All In or Nothing | Mike Gardipee

All in or Nothing

This post was intending to be about forgiveness, but somewhere along the line, I went in a totally different direction. Now you’ll see why this is titles “All In or Nothing”.

I took it as a sign that I was intended to share something completely different. What you are about to read is not your typical story of troubled youth, but it’s my life, filled with pain and despair. I can’t take back the things I have done, but if I never share them, they will continue to eat me alive, and I will never be able to forgive myself.

This story took place on the Puyallup Indian Reservation in Washington.

I condemned myself within the darkness of this world. After my mother committed suicide I isolated in addiction.

I watched in silence as other children enjoyed life, without any real concerns or worries in the world. Playing hide-n-seek, hopscotch, and climbing on the monkey bars out on the schoolyard. After school, I would watch the joy in all the other children as they boarded the bus or parents picked them up to go home. I also seen the joy in their faces when they would tease or throw little rocks at me because I had long braided hair with homemade Native American ribbon shirts, that my grandmother put together for me.

Yes, I was that kid that didn’t quite fit in and was a punching bag for a few of the kids on the schoolyard.

The physical violence, I was use to, but watching the other children hug their mothers and experiencing that love only a mother can provide, was killing me inside. I longed for that physical and emotional affection.

This is when I started to resent the other children because they had something I will never have again, the unconditional love from a mother.

I didn’t see it then, but I see it now that I also started to resent women. Yes, I believed it was my fault that my mother committed suicide, but I was also hurt and angry that my mother left my brother and I. This is also when the old Mike was created.

I started to make foolish decisions and allowed my pain to turn into anger that was directed at others. I started to fight back on the schoolyard. I am going, to be honest, at first, I lost more fights then I won. But the rush that I felt during the fights was like a drug within itself. Then when I started to win these fights I felt the overwhelming false sense of power that comes with controlling another human being. I became the bully on the schoolyard.

I was no longer the victim I was the victimizer.

Reflecting back on this transition in life. I can see the true control that anger and resentment had over my life. I know what it felt like to be the victim. The paralyzing fear that comes from violence. The insecurities and low self-worth that is created within another human being taking advantage of one’s weaknesses. It mentally destroyed me to the point that I felt weak and worthless.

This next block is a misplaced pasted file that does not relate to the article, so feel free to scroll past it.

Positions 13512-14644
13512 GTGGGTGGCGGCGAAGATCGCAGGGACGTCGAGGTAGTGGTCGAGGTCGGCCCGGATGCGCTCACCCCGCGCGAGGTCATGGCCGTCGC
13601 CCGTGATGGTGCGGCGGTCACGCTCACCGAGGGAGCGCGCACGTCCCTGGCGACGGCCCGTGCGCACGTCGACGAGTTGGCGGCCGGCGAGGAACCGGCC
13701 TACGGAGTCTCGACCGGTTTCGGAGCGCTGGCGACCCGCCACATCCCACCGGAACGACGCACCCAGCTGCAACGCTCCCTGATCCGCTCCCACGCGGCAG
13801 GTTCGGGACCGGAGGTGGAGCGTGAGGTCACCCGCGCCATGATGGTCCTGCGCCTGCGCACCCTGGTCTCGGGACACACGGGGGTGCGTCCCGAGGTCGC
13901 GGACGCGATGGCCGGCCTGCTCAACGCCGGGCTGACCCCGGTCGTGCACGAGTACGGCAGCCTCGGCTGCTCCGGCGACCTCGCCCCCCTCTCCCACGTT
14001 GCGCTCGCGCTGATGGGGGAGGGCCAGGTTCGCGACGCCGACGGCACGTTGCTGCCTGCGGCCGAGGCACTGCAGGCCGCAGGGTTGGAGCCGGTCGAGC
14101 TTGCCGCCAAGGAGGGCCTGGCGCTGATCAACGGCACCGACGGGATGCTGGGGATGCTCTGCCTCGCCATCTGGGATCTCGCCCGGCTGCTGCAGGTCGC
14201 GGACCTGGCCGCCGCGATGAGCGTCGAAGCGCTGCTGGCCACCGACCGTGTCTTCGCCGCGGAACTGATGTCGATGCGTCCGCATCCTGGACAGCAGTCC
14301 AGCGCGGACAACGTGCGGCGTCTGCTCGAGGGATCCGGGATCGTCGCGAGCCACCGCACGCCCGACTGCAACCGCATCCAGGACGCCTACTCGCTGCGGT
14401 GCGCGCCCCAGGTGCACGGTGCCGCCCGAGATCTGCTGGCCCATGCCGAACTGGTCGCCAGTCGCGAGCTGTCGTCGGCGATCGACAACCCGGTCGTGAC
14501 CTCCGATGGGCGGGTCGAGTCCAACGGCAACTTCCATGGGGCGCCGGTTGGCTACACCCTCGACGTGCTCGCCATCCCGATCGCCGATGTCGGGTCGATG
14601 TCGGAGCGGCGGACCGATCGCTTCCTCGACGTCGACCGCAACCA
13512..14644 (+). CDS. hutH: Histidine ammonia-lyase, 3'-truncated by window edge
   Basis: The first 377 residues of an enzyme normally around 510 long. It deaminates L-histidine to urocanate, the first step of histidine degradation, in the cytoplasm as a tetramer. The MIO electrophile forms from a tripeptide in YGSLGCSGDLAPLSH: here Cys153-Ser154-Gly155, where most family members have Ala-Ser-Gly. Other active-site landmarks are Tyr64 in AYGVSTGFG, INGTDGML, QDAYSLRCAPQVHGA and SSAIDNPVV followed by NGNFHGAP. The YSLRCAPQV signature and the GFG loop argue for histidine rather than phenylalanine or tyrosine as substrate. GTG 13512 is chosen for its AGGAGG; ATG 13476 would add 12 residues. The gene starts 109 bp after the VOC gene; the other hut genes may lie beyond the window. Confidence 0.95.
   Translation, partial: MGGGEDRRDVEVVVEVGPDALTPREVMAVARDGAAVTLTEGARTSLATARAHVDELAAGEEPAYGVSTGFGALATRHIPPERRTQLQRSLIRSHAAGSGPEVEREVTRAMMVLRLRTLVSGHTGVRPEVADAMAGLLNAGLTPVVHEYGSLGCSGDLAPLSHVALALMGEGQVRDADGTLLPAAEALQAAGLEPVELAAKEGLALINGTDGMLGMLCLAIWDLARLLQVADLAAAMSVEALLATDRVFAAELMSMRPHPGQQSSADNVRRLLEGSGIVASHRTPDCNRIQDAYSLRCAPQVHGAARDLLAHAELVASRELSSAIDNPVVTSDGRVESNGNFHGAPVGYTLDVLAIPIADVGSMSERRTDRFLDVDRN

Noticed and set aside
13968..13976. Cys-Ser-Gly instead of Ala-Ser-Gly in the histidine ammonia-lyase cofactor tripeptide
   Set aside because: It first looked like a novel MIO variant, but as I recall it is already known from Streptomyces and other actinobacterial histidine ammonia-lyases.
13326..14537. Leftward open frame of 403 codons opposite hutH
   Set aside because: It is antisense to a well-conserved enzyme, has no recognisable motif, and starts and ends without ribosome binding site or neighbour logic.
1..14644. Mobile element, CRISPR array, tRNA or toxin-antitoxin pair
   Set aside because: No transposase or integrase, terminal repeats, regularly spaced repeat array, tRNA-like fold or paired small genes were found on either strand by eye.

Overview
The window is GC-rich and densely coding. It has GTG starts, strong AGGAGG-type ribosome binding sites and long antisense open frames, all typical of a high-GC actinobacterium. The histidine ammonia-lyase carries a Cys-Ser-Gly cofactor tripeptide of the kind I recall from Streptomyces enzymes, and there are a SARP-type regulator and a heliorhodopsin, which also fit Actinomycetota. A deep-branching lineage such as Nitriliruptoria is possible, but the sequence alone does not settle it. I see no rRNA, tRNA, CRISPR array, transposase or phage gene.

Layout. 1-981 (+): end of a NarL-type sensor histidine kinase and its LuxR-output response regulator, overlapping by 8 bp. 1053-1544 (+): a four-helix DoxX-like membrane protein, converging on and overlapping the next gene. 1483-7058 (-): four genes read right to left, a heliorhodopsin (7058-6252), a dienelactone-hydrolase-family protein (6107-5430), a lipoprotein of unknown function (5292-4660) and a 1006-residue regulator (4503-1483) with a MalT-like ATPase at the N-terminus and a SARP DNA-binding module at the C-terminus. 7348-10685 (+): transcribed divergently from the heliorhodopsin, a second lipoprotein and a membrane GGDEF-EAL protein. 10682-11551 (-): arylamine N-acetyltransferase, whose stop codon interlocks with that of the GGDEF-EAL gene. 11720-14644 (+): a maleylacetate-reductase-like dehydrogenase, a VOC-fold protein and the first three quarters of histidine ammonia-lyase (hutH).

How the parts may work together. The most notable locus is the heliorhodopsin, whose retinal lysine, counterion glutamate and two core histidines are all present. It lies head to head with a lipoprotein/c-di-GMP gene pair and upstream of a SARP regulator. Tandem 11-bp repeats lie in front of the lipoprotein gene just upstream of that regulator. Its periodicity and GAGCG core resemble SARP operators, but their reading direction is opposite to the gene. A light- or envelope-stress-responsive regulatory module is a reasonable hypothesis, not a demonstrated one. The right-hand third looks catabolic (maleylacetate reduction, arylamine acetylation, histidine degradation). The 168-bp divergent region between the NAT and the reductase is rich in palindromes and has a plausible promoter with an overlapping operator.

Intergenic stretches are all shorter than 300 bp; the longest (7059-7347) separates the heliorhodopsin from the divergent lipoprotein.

Knowing how it affected me, how could I do this to another human being and be okay with it?

Anger and resentment clouded my mind so that I could not see or feel the damage I was causing others and myself.

I became addicted to these feelings and the false sense of power.

I was all in.

I started prying on the weak or who I thought to be weak. I was starting to build a reputation for myself and was attracting attention from others like me. The one’s that were truly weak hiding the pain or masking their fear with anger and antisocial behavior. Believe it or not, I felt comfortable around my new found friends. I found myself finding ways to be accepted by them. I would fight whoever wherever.

I started stealing money from my grandparents so we could drink or to simply live off of while we were on the run. I learned how to steal cars. Back then Dotson’s were very easy to steal, all you needed was a screwdriver, and strong arms to break the lock on the steering wheel.

Then I graduated to robbing people and houses. I began to love the social status or the street credit I was building. I was starting to feel needed and wanted. They even gave me a nickname, “Loco,” which means crazy in Spanish, because I was willing to do anything to prove my worth.

Then one day they told me they wanted me to be all in, a part of the family. They wanted to jump me into the MP family, which stood for Mexican Posse. Back then I took pride in this invitation. But looking back now it is the beginning of a long list of mistakes.

To be all in you had to do something that ties you to them for life, which I can’t talk about, but just know it’s something I will regret for the rest of my life. Now, it is time for me to get jumped in, which is when a bunch of my so-called friends circled around me, and I must fight them all at the same time. I fought like my life depended on it, but in the end, my hand was broke, along with my face, and ribs.

I am starting to get emotional about the ignorance of the situation that I am writing about, so I believe this is a good place to end, for now. Because it only gets worse from here.

You might be wondering the time period of which this took place, well my mother committed suicide when I was seven, and I was jumped in at 14.

God is good, even when I didn’t deserve it!

Mike

 


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